Whitequark was the former code owner of the OCaml bindings, but removed herself: Remove myself from CODE_OWNERS. · llvm/llvm-project@60a2db5 · GitHub I don’t expect that she will be active and taking a look at my patch.

Who else could I add as a reviewer for my patch who would be knowledgeable about the OCaml bindings?

Also, I will have a medical operation in late January which will take a few months to recover from. I can’t guarantee that I will be capable of working on the patch during that time.

If it is difficult to find interested folks about the OCaml bindings, it may be a sign that this component has a very very small community. Perhaps we should consider removing this from the monorepo. LLVM has bindings for many languages and many exist out of the tree. [RFC] Moving OCaml bindings to peripheral tier and disabling them by default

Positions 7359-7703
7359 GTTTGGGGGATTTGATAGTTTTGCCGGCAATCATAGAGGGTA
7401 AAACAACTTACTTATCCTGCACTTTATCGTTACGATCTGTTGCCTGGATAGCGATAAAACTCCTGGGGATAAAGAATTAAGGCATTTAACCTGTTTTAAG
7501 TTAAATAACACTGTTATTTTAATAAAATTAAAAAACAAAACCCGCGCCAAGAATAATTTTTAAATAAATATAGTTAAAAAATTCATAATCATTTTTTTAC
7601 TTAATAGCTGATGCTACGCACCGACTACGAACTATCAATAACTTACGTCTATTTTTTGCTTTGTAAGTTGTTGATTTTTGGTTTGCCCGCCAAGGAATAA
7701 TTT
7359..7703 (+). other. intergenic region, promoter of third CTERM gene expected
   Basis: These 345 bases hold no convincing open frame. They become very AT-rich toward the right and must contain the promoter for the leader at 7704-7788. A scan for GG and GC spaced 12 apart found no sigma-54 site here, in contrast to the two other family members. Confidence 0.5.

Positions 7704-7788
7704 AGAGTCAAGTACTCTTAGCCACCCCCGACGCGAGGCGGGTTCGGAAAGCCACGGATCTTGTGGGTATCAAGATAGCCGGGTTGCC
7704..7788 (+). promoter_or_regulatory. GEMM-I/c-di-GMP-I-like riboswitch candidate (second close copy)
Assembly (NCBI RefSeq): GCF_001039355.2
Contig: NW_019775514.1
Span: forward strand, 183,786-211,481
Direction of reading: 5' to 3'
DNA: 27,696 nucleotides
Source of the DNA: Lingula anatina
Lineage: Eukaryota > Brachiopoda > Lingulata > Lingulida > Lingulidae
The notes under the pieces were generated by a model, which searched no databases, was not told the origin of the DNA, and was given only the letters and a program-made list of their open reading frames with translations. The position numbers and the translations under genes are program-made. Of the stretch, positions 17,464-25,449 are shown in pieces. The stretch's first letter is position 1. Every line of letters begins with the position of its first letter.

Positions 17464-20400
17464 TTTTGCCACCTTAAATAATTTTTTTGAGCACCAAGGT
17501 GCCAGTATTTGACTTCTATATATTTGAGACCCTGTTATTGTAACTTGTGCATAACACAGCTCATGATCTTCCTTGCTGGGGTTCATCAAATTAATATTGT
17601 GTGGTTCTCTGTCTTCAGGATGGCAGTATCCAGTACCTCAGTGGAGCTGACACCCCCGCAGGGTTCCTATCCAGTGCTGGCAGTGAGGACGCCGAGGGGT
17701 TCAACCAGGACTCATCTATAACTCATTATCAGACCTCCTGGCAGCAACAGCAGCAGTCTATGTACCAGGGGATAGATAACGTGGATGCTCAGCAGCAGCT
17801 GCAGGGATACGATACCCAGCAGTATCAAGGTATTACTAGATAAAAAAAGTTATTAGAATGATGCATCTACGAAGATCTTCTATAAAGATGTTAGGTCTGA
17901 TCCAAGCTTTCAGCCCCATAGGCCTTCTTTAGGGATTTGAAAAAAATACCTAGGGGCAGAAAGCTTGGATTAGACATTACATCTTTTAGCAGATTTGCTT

You can also ask on https://discuss.ocaml.org/ who is interested in maintaining the binding.

I’ve seen and posted on that thread, and over there, I pinged some other potential stakeholders in the OCaml bindings. In my patch, I have touched all parts of the OCaml bindings, so I am willing to be the new code owner sometime in the future if other people deem me qualified for the responsibility. Unfortunately, right now, I am recovering from a major surgery, so I am not in a physical state where taking on this responsibility would be prudent. Maybe in three months, I can reevaluate how I feel.

In the meantime, @jberdine has become active again and given my patch a code review.